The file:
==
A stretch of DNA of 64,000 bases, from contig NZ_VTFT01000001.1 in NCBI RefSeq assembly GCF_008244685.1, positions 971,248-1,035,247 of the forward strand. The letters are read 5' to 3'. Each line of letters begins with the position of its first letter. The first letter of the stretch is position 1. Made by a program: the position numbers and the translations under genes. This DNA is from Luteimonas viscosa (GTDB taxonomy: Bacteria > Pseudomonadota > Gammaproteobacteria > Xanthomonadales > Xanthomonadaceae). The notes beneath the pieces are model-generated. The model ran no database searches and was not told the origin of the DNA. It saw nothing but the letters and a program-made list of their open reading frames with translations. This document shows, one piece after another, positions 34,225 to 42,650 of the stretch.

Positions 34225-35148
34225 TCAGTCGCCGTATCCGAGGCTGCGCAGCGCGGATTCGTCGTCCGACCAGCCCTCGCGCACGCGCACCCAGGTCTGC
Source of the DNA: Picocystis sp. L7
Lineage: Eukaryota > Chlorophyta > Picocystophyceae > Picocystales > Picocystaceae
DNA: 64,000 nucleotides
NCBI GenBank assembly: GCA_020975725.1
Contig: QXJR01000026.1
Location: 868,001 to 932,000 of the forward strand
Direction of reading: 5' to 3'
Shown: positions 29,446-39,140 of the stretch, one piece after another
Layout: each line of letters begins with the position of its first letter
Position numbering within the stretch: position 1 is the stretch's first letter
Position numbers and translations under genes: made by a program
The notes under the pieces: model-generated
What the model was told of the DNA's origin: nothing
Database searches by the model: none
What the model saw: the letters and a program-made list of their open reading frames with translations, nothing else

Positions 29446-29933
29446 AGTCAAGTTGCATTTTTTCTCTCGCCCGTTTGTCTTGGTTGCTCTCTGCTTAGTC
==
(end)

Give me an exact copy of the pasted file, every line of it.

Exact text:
A stretch of DNA of 64,000 bases, from contig NZ_VTFT01000001.1 in NCBI RefSeq assembly GCF_008244685.1, positions 971,248-1,035,247 of the forward strand. The letters are read 5' to 3'. Each line of letters begins with the position of its first letter. The first letter of the stretch is position 1. Made by a program: the position numbers and the translations under genes. This DNA is from Luteimonas viscosa (GTDB taxonomy: Bacteria > Pseudomonadota > Gammaproteobacteria > Xanthomonadales > Xanthomonadaceae). The notes beneath the pieces are model-generated. The model ran no database searches and was not told the origin of the DNA. It saw nothing but the letters and a program-made list of their open reading frames with translations. This document shows, one piece after another, positions 34,225 to 42,650 of the stretch.

Positions 34225-35148
34225 TCAGTCGCCGTATCCGAGGCTGCGCAGCGCGGATTCGTCGTCCGACCAGCCCTCGCGCACGCGCACCCAGGTCTGC
Source of the DNA: Picocystis sp. L7
Lineage: Eukaryota > Chlorophyta > Picocystophyceae > Picocystales > Picocystaceae
DNA: 64,000 nucleotides
NCBI GenBank assembly: GCA_020975725.1
Contig: QXJR01000026.1
Location: 868,001 to 932,000 of the forward strand
Direction of reading: 5' to 3'
Shown: positions 29,446-39,140 of the stretch, one piece after another
Layout: each line of letters begins with the position of its first letter
Position numbering within the stretch: position 1 is the stretch's first letter
Position numbers and translations under genes: made by a program
The notes under the pieces: model-generated
What the model was told of the DNA's origin: nothing
Database searches by the model: none
What the model saw: the letters and a program-made list of their open reading frames with translations, nothing else

Positions 29446-29933
29446 AGTCAAGTTGCATTTTTTCTCTCGCCCGTTTGTCTTGGTTGCTCTCTGCTTAGTC